Becky’s response is very measured and grown up – more mature than my initial reactions and I admire her for that.  However, isn’t a sad state of things if we expect to receive dick pics and obscene messages?

Lingerie blogger Two Cakes on a Plate speaks out quite vehemently against the whole situation.

Two Cakes on a Plate Quote

It is not an unusual story even outside the realms of lingerie and fashion bloggers.  A very good friend of mine is a pole fitness artist – an incredible athlete who dedicates hours a week to her art.  Yet her Instagram is plagued by those wishing to objectify her.

Daria quote

Friends on dating sites, there for company and commitment, are also sent message after message.   Kathryn Kaupa of Miss Kathryn’s MissTakes talks of her online dating experience.

There is something about the Internet that brings out the worst in people. The anonymity. The power of being sat in your pants and being able to message women you wouldn't be able to pick the courage up to talk to 'in real life'. I receive messages like this daily, and I've taken to challenging these responses to take some of my power back - putting the children on the naughty step, if you like. I am not on dating sites to monetise or fetishise my fatness, I'm there to meet someone. And I won't have my charming profile and cute pictures tainted by men who want to fetishise my fat body - I'm DONE with that

In fact, sexual fetishisation of the female form seems to be more rife than ever.  The rise of the internet, the ability to hide behind a screen, to distance yourself from social prejudices, has led to a rise in freedom of expression.  This is, for the large part, a fantastic thing as people do not need to closet their desires.  People can join communities previously unknown to them, where judgement is set aside and sheer indulgence is allowed.  What is not right, however, is when unwilling participants are dragged into that community – just because they have listed themselves on Tinder, posted a picture on Instagram, or tried to sell a sports bra on eBay.

Is it right, that we should be sexually objectified, fetishised, and subjected to the desires of a person we have never met and whose attention we have never asked for?  By putting ourselves out there, are we asking for it?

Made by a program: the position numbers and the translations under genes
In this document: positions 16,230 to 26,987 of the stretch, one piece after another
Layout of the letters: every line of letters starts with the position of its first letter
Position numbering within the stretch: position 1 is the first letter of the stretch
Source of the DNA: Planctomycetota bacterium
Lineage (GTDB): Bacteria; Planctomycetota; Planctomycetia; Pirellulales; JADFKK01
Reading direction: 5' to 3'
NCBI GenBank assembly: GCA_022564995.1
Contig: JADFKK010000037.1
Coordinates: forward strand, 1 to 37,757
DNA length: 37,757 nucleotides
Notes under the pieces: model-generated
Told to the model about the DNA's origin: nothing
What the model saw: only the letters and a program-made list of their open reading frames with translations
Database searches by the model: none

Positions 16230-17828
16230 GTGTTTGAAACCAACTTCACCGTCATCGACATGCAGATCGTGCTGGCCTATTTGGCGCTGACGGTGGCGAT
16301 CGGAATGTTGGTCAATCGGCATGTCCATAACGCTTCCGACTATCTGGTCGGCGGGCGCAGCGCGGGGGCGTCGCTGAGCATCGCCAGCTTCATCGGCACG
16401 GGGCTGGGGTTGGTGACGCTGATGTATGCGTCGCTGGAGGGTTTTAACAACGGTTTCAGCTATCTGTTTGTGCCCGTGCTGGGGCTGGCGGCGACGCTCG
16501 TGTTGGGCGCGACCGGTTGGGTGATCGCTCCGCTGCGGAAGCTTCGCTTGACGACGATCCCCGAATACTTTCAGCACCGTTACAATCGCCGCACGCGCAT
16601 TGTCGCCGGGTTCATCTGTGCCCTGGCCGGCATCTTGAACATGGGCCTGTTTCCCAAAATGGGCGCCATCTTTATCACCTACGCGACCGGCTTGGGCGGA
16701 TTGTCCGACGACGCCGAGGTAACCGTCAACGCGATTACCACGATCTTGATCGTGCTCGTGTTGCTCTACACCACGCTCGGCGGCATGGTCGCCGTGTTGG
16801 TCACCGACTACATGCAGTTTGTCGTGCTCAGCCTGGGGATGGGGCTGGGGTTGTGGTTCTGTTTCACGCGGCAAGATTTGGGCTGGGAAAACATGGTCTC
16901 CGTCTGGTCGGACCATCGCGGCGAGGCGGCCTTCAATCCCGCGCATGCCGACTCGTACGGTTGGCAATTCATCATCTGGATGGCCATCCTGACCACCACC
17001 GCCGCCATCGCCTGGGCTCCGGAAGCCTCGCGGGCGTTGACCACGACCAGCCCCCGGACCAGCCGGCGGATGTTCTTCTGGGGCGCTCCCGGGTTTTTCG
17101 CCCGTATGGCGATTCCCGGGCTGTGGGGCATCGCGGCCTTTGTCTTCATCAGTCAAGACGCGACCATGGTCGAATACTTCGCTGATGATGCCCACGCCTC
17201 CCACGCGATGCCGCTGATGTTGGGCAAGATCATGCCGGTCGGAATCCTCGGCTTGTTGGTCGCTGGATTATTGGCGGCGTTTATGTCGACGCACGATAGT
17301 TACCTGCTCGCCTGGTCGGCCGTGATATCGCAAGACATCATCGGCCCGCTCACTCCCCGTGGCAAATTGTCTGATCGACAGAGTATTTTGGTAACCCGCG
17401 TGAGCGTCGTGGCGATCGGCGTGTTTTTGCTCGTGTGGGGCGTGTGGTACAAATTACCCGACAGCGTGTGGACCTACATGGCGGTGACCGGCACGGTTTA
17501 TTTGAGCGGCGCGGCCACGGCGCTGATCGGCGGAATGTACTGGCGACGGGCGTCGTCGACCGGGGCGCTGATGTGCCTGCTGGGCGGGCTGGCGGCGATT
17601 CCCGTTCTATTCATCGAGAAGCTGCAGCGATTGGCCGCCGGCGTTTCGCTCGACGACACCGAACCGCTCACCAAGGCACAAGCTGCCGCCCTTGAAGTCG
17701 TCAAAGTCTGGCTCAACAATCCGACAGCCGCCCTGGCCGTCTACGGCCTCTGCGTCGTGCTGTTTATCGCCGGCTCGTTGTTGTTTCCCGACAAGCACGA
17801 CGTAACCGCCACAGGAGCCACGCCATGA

I certainly don’t believe we are!

My body is not here for your pleasure. My body is mine and mine alone, to do as I want with - not as you wish. I am here to inspire others, to show that you do need to conform to ideals. I am here to be me - not yours!

Tonight myself and some other bloggers will be taking to social media to protest against this objectification.  We will be sharing our stories and having our say … join us and tell us your stories … use the hashtag  #NotForYourPleasure so we can find each other and support one another in making a stand against this hyper-sexualised view of women!

#NotForYourPleasure

PS. Go give Two Cakes on a Plate’s take on this post – it is really quite marvellous.  And if you write a post on the subject yourself then let me know & I will link to it!

 

Other posts on this subject:

Just Me Leah – Let me get it straight, I’m a plus size blogger

I am Leyah Shanks – My “pie” does not need your “cream”‘.  *NSFW* 

RollsAndCurves – The Consequences of Male Sexual Entitlement

Rachel BeeGee – Being a woman on the internet

Le Curvy Kitten – Living with the Enemy

 

9 thoughts

  1. I wish I could be surprised by this but I’m really not. But I’m angry. I’m angry that you seemingly can’t even use eBay without being harassed. It’s like a cancer, it seeps into every available space in society. Imagine being so consumed by your own sexual desire that you think it’s appropriate to send someone disgusting messages on eBay. It’s like you can’t live your life without being privy to what some douchecanoe’s inner most thoughts are.

    I’m so sorry this happened to you, and I think you’re so great for turning this into something empowering for other people.

    Like

  2. So much this! I photograph a lot of women in various states of undress, and whether they are naked or in lingerie, I am intending to make art, not to please a man. Brilliantly written

    Like